"I think the post office is the acid test," said Alex Halavais, a communications professor at the State University of New York at Buffalo. "Now that that's making the move to self-serve, I think we have really reached the last bastion."

But with the explosion of self-serve options, some question what the effect has been on one of mankind's most important attributes--the ability to communicate. Cherie Kerr, a public speaking and communications consultant for ExecuProv, a Santa Ana, Calif., firm, expresses amazement at the number of people she deals with who would rather exchange e-mail than talk on the telephone.

"People are just not connecting as much as they once did, or as they should," said Kerr. "A lot of people do not want to talk to people anymore."

And many observers fear that new developments in do-it-yourself technology will exclude the elderly or the poor, especially as companies start charging customers a premium for doing business the old-fashioned way.

One Illinois example of this is the fact that higher tolls are charged to drivers who don't buy the I-PASS transponder for use on the Illinois Tollway system. The I-PASS itself eliminates contact with others, because motorists can just drive through toll stations.

Paul Croce, an American studies professor at Stetson University in DeLand, Fla., likens the dramatic growth of the self-service economy to President Bush's concept of the "ownership society," a phrase Bush has used often in the debate over introducing private Social Security accounts. Like managing one's own retirement funds, booking airline flights can be both liberating and daunting.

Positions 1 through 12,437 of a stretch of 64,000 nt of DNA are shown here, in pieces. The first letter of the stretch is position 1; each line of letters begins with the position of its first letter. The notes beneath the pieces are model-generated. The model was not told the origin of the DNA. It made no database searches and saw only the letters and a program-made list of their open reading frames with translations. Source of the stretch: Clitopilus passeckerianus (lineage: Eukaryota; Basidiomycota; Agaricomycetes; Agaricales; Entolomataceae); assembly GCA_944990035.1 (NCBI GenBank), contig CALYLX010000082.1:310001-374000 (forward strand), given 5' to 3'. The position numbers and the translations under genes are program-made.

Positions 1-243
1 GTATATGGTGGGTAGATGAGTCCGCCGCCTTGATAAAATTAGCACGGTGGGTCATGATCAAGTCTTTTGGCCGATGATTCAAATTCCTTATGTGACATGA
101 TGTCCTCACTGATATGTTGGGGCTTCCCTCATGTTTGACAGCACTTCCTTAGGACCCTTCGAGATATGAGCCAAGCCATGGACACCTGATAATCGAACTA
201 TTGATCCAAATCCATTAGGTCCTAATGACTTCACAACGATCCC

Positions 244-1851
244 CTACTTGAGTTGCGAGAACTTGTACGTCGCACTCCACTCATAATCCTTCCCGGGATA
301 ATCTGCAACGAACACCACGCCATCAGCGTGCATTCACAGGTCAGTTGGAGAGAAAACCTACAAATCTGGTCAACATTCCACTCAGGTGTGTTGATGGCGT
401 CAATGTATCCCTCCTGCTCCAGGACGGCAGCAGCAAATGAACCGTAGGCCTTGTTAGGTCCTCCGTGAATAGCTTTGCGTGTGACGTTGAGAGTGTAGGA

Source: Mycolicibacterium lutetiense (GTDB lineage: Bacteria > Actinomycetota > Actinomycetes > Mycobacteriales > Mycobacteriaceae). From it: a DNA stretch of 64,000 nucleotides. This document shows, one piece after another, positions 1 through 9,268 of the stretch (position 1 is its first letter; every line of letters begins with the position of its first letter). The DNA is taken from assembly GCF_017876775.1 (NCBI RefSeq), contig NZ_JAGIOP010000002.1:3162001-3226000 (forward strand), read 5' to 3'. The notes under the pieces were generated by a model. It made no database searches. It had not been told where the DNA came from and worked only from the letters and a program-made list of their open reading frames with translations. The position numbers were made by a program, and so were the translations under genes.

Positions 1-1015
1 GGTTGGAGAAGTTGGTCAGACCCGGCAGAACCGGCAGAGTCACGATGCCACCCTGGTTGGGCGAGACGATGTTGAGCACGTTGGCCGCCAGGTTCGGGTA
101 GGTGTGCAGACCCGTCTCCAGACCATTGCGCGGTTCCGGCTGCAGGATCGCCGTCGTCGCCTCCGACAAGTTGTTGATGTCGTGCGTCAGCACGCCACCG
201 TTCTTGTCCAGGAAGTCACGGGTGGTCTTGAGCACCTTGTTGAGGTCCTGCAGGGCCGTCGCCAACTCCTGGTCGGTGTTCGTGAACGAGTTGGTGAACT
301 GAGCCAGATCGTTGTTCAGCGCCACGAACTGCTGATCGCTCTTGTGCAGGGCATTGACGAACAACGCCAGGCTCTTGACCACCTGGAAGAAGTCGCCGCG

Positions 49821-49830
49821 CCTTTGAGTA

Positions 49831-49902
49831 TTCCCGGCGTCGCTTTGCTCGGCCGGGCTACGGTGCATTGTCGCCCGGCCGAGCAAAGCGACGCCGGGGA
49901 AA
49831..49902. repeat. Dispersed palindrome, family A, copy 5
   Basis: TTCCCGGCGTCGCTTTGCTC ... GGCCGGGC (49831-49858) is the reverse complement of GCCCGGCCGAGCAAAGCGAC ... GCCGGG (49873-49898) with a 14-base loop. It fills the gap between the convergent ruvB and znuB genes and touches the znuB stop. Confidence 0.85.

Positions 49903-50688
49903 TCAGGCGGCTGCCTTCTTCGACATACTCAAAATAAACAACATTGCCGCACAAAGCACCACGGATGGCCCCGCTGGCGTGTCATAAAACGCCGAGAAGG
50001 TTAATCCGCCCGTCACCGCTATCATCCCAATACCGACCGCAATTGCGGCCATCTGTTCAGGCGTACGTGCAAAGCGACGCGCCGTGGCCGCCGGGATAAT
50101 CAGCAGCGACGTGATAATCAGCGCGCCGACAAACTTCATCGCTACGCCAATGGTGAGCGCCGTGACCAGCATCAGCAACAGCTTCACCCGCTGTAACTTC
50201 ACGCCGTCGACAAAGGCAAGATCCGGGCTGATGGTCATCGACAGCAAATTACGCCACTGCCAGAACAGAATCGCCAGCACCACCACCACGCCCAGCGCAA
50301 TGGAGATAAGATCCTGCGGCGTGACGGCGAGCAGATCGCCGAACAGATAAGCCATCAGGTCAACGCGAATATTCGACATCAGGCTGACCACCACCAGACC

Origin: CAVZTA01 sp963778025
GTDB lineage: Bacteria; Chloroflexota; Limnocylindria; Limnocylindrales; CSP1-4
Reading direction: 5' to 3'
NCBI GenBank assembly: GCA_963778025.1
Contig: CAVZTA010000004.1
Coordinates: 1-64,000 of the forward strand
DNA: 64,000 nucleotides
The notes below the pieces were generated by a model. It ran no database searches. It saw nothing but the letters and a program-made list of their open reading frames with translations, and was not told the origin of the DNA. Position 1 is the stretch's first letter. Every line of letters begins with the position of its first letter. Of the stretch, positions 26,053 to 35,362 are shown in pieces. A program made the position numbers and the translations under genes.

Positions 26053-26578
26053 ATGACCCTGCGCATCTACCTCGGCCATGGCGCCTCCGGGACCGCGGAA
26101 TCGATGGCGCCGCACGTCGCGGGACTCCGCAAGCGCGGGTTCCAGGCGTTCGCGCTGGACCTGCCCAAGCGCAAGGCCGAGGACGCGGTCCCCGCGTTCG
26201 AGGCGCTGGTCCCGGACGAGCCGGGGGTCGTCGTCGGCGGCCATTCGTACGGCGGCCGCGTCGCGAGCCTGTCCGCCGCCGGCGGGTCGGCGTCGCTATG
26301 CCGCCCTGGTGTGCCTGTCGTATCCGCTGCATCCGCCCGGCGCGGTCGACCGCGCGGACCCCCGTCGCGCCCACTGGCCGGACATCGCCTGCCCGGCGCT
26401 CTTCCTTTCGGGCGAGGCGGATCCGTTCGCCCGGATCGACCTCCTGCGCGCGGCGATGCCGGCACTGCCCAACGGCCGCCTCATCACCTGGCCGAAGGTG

"It's putting on the citizen, the non-expert, a task that is potentially complex," said Croce, a specialist in popular culture and the history of science. "That's a responsibility that can be freeing but can be a real burden for a lot of people."

In at least one instance, the answer to the growth of self-serve technology may be more technology. One of the hottest potential developments in retailing is radio-frequency identification, tiny computer chips that transmit information about the products in which they are implanted. With such a system, shoppers will even be able to dispense with the whole process of going to the cashier or scanning their purchases themselves.

Innovations on horizon

Instead, a device near the exit will record the radio signals being emitted by the merchandise, add up the bill, and charge a customer's credit card.

But for writer Fox, who also owns a bookstore in Southwest Harbor, Maine, innovation and efficiency are not automatically good things. She resists as much as she can. When a book distributor started giving smaller discounts for phone orders than for online orders, she switched distributors.

"It took me two hours to do something that used to take me 15 minutes to do," said Fox, referring to online ordering. "When I can deal with people or make it a human experience, that's going to be my choice."


Copyright © 2005, Chicago Tribune